Check out AirBnB for a range of gorgeous apartments, many with outstanding views of Mt Fuji. This option is great for those who are looking for a home away from here where they can unpack, relax and cook a meal. 


Fuji Marriott Hotel Lake Yamanaka

If you are adopting the “you only live once” attitude, why not treat yourself to a luxurious stay in a 5-star hotel? This Marriott Hotel oozes class and luxury, and staying here will be an experience you will never forget. 

Shuhokaku Kogetsu

Right on the shore of Lake Kawaguchi, Shuhokaku Kogetsu features outdoor hot-spring baths with lake views, traditional Kaiseki dinners in the privacy of guests’ rooms and a terrace with Mount Fuji as a backdrop

Side visits from Mt Fuji:

Fuji Five Lakes

On the northern slopes of Mt Fuji lie the Fuji Five lakes, all formed by the damming effects of lava flows. The famous area comprises Yamanaka, Kawaguchi, Saiko, Shōji and Motosu lakes. Even if climbing Mt Fuji isn’t for you, a trip to Fuji Five Lakes to admire the incredible views, take a leisurely stroll or to soak in an onsen is absolutely worth the trip. Culture buffs can also delve into the fascinating history of Mt Fuji worship at several sites.


Part of the Fuji-Hakone-Izu National Park, Hakone is less than one hundred kilometers from Tokyo and can be enjoyed year-round with its stunning seasonal landscape. Offering serene onsen, world-class art museums, traditional inns and spectacular mountain scenery crowned by Mt Fuji, basing yourself from Hakone gives you the best of both worlds. A scenic, relaxing town with adventure right on your doorstep. 


Prize-winning yakisoba (a stir fry noodle dish), Japan's top Sengen shrine and the new Mt. Fuji World Heritage Center makes this a fantastic side trip or place to base yourself from. Fujinomiya  lies at the western foot of Mount Fuji, about 5 miles (8 km) northwest of Fuji city, making it the closest city to Mt Fuji. 


Gotemba is a city on the southeastern flank of Mount Fuji and attracts many visitors who use it as a base to explore Mt Fuji and the five lakes region. It’s here that you will find Japan’s most popular outlet shopping mall, a safari park as well as exceptional views of Mt. Fuji.  Due to its elevation, Gotemba is a popular escape from the Tokyo summer, so expect the city to be busy during any periods of heat.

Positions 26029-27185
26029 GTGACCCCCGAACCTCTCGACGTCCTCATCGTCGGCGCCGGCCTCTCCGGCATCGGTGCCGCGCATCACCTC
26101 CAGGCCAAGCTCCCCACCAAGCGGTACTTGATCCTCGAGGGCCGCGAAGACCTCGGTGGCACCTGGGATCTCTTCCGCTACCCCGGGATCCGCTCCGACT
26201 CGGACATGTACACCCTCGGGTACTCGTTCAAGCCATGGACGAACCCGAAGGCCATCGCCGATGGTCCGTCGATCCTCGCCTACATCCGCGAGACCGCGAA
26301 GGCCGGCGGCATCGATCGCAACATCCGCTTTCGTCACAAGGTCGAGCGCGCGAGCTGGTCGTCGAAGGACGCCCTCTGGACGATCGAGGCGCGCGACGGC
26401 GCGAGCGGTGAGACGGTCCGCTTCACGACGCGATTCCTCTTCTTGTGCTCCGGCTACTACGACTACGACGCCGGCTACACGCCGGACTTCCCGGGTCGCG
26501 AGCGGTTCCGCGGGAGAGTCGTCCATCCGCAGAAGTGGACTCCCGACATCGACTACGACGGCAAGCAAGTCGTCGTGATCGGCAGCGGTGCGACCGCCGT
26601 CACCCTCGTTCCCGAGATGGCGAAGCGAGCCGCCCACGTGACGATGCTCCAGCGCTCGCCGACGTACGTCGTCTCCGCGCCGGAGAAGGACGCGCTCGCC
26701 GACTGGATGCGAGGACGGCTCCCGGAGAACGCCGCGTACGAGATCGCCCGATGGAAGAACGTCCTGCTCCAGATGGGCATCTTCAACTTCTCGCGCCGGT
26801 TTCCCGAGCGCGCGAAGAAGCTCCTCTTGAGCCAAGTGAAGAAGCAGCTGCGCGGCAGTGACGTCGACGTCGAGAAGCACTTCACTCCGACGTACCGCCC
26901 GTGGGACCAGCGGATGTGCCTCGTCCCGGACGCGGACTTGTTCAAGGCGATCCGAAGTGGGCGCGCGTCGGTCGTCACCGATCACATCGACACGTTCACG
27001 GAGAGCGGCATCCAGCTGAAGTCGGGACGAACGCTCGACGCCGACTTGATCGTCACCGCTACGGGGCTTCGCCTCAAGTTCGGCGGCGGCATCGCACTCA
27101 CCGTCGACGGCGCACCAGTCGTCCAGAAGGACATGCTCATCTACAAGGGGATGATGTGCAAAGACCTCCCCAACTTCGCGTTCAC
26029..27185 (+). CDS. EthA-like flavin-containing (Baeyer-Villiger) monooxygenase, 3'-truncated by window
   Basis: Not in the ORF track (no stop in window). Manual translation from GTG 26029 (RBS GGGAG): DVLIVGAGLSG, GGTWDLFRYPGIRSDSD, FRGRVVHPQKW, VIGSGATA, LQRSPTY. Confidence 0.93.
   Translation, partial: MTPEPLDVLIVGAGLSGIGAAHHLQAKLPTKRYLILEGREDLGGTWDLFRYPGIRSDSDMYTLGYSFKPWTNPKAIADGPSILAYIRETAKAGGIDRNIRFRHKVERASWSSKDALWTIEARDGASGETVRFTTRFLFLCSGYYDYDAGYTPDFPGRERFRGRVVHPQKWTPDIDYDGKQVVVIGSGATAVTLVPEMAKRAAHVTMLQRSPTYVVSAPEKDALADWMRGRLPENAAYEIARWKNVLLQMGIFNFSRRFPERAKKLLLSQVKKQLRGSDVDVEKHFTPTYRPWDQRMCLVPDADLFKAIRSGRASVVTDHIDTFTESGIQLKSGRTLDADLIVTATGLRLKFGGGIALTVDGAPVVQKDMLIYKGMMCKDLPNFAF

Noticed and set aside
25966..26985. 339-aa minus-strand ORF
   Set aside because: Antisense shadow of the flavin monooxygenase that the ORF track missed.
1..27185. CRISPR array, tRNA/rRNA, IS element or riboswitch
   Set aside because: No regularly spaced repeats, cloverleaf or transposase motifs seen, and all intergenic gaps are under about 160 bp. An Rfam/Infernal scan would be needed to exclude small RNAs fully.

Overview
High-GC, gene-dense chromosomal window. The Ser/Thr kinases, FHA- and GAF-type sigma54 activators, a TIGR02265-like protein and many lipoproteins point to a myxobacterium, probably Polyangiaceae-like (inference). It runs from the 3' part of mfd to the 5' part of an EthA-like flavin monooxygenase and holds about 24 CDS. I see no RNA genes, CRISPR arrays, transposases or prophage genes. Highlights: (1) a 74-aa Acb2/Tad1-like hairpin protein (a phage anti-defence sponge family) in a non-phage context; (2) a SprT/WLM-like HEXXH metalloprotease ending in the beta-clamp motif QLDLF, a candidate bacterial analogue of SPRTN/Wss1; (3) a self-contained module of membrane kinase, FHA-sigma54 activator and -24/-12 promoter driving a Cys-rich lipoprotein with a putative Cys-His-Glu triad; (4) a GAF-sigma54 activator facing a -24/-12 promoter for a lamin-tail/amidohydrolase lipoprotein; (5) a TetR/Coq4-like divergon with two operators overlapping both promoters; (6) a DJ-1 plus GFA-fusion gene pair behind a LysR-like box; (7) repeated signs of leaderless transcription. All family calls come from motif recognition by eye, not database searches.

Shizuoka has views of Mt. Fuji,  natural attractions, historical spots, and a lot of great dining to offer. Lying almost in the shadow of Mount Fuji, the city of Shizuoka and its nearby white sandy beaches offer a paradise in which to unwind, the area often being rated as one of the most amazing, diverse and unique Prefectures in Japan. 


The Izu Peninsula juts into the ocean around 100km west of Tokyo and is home to spectacular, rugged coastline, abundant hot spring baths and some lovely ryokan accommodation. The goldmine of beaches and hot springs also has an enticing history to go along with it. Particularly worth a visit are Shimoda, for its scattering of temples, Rendaiji Onsen for its hot springs and Shuzenji, a quaint town nestled in a lush valley. 

Other experiences around Fuji

 Staying in a Ryokan with onsen is one of the best experiences you can have in Japan. A stay in a high-end Ryokan usually includes an amazing dinner and breakfast as well as access to any Onsen baths the hotel might have. Onsen bathing is an ancient Japanese tradition. The minerals of this naturally heated water vary by region, it’s an amazing way to unwind, and take advantage of the many health benefits that Onsen offers.  

Chureito Pagoda

Cherry blossoms, a pagoda, and Mt. Fuji. It doesn't get more "Japan" than this.  The five-storey  pagoda was constructed in 1953 as a peace memorial and stands in the Arakurayama-Sengen Park. For the picture-perfect Mt  Fuji viewing experience, head to Chureito Pagoda first thing in the morning, for the best chance of a clear viewing. 

How to travel to Fuji from Tokyo

Take the Fuji Excursion Limited Express train from Shinjuku Station direct to Kawaguchiko Station. This is the fastest train from Tokyo to Fuji-san, taking just 1 hour 52 minutes. Alternatively you can Take a JR Limited Express train (Azusa or Kaiji) from Shinjuku Station to Otsuki, then transfer to the Fujikyu Railway for Kawaguchiko. The journey takes approximately 2 hours 30 minutes. The final option would be to take the JR Chuo Special Rapid Service instead, following the same route. When going from Tokyo west, sit on the far right side in seat E and you will have a perfect view of Mt. Fuji around Shin-Fuji Station, about 50 minutes into the trip. All of these train trips will be covered with a JR Pass